The tax rules that govern modern business practice are not well equipped to deal with global business structures under which companies operate with their subsidiaries located all over the globe. What Google and others have done, as Mr Way points out, is to arrange for contracts which might otherwise be treated as taking place in the UK to be executed elsewhere, typically in Ireland, where the rate of corporation tax is lower than in the UK and US. The companies also have valuable intellectual property rights and, under current principles relating to transfer pricing, the company that owns the intellectual property rights is entitled to charge other companies within its group a full market rate for using the brand or other intellectual property in question.
Enter the GAAR
The double reasonableness test in the GAAR,1 as Mr Way and a number of other commentators have pointed out, is unclear. What does it mean to say that tax arrangements are "abusive" if "they are arrangements the entering into or carrying out of which cannot reasonably be regarded as a reasonable course of action in relation to the relevant tax provisions …". Presumably the purpose of the double reasonableness test is to ask what a 'reasonable man' would consider is abusive, but as Mr Way points out:
"The difficulty with that is that this moves us away from the pejorative expression "abusive" to some extent, to the more benign word "reasonable". These are two different concepts and should not be muddled together. The key behind the word "abusive" is, of course, that the legislation is abused: this is a strong word and it means that the taxpayer uses the legislation (abuses the legislation) in a way that simply cannot have been intended. Reasonableness does not come into it."
As Mr Way points out, it is most unlikely that the GAAR would stop an arrangement such as that entered into by Starbucks, Google or Amazon. None of the arrangements put into effect by those companies were inconsistent with the intended result of the tax provisions in question and did not involve any particular abnormal or contrived step. Furthermore, it is 'normal' for a multinational company to choose to acquire its goods in one central location and also to have its intellectual property similarly located in one jurisdiction, otherwise the exercise of spreading these activities across many companies would be extremely expensive. By putting them in one single location, this makes perfect commercial sense.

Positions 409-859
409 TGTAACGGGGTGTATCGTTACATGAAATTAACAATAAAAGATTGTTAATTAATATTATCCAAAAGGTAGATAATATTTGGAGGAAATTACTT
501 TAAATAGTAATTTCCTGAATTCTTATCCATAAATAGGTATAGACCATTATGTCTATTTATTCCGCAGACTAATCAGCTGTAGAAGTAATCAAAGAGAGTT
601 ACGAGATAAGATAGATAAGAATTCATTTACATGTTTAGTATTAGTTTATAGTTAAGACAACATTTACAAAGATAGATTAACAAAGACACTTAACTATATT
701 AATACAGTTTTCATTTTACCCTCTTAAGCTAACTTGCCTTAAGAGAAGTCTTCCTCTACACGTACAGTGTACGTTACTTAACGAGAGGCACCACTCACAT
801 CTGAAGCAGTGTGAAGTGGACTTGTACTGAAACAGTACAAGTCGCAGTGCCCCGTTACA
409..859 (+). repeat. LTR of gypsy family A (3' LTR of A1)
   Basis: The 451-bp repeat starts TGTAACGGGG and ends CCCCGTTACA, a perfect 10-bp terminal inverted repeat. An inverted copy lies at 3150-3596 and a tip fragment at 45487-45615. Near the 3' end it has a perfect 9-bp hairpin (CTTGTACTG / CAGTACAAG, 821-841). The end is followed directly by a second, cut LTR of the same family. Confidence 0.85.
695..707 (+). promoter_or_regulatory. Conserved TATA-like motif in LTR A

As Mr Way comments, it is very difficult to see how the rule of law can match the public's apparent moral indignation. Attempts have been made to put forward 'unitary solutions' where methods may be found to bring back into the UK net profits which have 'properly' arisen in the UK. Using this method, UK legislation would produce some sort of formula by reference to which the UK part of a worldwide business of a group could be attributed to the UK on a fair and reasonable basis. Another approach is the 'global solution' which might perhaps involve a single over-arching international body such as the OECD leading the charge to combat tax base erosion and profit shifting or any practices that are perceived to give multinational corporations an unfair advantage over domestic companies and citizens. One problem with this is that a global solution may remove competition from within jurisdictions. In this respect, the UK has benefitted by going through an exercise of reducing its corporation tax rate in order to encourage international companies to set up their headquarters in the UK, in other words, the UK is attempting to become a tax haven for foreign companies!
It must surely be the case that an adviser should place before his client all the legal options available, as a matter of good practice, including proposals for reducing his tax liability, together with appropriate recommendations and it is then for the client to take an informed decision and hope that the rule of law will prevail.